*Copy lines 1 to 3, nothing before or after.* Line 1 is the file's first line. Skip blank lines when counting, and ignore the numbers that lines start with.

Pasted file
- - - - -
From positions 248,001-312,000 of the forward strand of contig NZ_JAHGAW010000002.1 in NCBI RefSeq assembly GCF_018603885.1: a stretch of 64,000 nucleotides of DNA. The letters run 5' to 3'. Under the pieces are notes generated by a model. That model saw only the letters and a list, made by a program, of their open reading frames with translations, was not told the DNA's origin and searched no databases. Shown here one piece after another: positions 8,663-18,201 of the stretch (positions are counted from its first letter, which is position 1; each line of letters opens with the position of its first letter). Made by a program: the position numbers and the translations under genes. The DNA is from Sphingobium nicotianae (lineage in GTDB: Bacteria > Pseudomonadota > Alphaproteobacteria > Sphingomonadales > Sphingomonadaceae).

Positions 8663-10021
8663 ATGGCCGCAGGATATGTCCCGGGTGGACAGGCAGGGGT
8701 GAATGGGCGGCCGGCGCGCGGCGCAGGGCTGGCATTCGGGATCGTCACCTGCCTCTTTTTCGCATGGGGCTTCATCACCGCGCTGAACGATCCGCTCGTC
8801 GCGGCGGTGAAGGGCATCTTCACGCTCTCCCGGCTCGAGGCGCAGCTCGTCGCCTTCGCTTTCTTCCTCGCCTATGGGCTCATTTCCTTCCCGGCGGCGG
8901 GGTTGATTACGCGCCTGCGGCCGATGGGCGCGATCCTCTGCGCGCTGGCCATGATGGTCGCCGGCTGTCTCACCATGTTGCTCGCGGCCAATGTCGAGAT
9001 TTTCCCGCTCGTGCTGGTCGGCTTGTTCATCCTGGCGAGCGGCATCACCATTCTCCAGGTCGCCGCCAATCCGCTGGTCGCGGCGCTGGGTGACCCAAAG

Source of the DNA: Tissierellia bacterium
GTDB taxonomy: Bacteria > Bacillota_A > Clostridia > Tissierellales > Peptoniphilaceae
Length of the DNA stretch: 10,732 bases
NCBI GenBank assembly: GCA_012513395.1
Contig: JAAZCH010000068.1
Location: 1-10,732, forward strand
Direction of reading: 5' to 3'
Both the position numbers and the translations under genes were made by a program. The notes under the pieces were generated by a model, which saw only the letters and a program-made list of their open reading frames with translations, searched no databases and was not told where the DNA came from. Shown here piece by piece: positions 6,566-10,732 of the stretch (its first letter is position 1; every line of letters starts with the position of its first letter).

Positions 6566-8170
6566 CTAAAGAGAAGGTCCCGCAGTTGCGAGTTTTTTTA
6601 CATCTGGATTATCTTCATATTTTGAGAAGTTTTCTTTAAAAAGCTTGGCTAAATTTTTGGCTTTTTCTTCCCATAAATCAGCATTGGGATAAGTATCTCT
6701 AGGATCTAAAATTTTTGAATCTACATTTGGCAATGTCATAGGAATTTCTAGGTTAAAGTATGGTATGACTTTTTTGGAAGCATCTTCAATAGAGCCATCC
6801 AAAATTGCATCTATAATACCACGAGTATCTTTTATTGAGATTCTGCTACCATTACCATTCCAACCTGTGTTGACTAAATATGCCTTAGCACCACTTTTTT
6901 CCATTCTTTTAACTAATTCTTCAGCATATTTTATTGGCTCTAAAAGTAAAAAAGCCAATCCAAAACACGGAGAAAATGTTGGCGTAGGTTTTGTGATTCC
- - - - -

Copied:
From positions 248,001-312,000 of the forward strand of contig NZ_JAHGAW010000002.1 in NCBI RefSeq assembly GCF_018603885.1: a stretch of 64,000 nucleotides of DNA. The letters run 5' to 3'. Under the pieces are notes generated by a model. That model saw only the letters and a list, made by a program, of their open reading frames with translations, was not told the DNA's origin and searched no databases. Shown here one piece after another: positions 8,663-18,201 of the stretch (positions are counted from its first letter, which is position 1; each line of letters opens with the position of its first letter). Made by a program: the position numbers and the translations under genes. The DNA is from Sphingobium nicotianae (lineage in GTDB: Bacteria > Pseudomonadota > Alphaproteobacteria > Sphingomonadales > Sphingomonadaceae).

Positions 8663-10021
8663 ATGGCCGCAGGATATGTCCCGGGTGGACAGGCAGGGGT